What is a gynecologic oncologist?

A gynecologic oncologist is a specialist in obstetrics and gynecology who by virtue of education and training is prepared to provide comprehensive management of patients with gynecologic cancer including the diagnostic and therapeutic procedures necessary for the total care of the patient with gynecologic cancer. Gynecologic oncologists also are involved in research studies and clinical trials that are aimed at finding more effective treatments to further advance the treatment of gynecologic cancer and improve cure rates.

To become a gynecologic oncologist in the United States, a physician must first complete an approved 4-year residency program in obstetrics and gynecology. Following this, he must complete a 3-4 year clinical fellowship in an approved gynecologic oncology training program. The additional years in a fellowship program provide the training needed for the optimal care of women with gynecologic cancer.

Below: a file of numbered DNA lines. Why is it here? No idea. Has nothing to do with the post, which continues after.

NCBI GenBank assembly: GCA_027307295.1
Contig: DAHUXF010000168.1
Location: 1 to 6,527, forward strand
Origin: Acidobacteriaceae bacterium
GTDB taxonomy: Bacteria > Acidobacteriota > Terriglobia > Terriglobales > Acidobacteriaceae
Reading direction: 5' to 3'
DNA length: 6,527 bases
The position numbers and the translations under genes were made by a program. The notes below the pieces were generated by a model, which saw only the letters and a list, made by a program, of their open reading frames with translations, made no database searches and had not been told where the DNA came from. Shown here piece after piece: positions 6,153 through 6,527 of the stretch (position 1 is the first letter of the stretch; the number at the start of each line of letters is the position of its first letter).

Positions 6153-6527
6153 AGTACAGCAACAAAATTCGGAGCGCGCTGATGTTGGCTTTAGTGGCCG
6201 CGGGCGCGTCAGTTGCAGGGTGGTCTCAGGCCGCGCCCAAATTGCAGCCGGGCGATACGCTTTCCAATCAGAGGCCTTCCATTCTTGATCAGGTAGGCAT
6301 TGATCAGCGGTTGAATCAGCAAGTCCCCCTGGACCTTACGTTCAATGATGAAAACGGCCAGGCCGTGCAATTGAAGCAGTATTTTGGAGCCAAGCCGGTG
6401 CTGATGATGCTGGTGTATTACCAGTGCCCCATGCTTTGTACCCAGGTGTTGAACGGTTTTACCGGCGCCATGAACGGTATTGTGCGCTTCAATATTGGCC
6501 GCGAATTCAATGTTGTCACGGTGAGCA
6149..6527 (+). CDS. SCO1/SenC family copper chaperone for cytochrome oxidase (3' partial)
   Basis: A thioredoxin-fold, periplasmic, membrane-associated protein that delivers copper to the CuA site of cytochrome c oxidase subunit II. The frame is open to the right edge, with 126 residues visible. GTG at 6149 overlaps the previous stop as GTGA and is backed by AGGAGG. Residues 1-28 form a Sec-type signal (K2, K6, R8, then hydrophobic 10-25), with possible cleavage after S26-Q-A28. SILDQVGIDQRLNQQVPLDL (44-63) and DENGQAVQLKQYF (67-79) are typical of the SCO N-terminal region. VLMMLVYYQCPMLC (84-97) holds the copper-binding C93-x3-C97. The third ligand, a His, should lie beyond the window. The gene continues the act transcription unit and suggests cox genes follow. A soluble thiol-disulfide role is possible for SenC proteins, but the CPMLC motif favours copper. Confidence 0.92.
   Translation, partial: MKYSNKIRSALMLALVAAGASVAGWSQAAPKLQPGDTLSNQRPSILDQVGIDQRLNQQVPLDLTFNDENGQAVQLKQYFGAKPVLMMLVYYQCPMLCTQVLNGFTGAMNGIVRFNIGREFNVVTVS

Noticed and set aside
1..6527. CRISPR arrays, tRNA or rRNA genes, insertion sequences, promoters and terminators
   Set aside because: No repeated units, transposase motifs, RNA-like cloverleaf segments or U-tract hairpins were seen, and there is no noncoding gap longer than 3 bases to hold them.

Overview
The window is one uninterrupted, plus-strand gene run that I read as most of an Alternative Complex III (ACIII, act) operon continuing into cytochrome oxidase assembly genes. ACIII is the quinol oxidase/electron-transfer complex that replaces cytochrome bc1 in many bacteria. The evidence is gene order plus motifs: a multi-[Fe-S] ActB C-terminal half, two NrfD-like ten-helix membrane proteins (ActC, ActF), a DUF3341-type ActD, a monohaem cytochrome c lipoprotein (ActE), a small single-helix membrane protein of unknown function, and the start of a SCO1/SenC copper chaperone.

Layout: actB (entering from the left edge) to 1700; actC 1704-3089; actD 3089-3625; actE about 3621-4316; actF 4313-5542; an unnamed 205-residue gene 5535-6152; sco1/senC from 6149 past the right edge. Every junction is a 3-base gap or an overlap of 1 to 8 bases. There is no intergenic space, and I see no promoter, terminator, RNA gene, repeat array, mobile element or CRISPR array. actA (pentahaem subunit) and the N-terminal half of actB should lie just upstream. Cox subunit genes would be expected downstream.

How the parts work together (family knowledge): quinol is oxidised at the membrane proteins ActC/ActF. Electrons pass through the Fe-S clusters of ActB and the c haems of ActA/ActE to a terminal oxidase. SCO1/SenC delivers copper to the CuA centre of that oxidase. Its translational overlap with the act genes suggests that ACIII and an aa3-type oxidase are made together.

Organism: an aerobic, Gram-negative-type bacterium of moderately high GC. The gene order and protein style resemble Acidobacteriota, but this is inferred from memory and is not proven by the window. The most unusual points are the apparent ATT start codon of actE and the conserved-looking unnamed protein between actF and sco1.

Advanced surgical techniques are taught during fellowship as well as training in the administration of chemotherapy and placement of brachytherapy devices for radiation therapy. After completing a fellowship, the gynecologic oncologist may practice in his specialty. To become board certified by the American Board of Obstetrics and Gynecology, an eligible candidate must pass a written and oral examination.

Studies have demonstrated that women treated by a gynecologic oncologist have a better likelihood of prolonged survival. Due to their extensive training and expertise, gynecologic oncologists can coordinate all aspects of a woman’s cancer care and recovery. Gynecologic oncologists understand the impact of cancer and its treatments on women’s lives including future childbearing, sexuality and physical and emotional well-being as well as the impact on the family.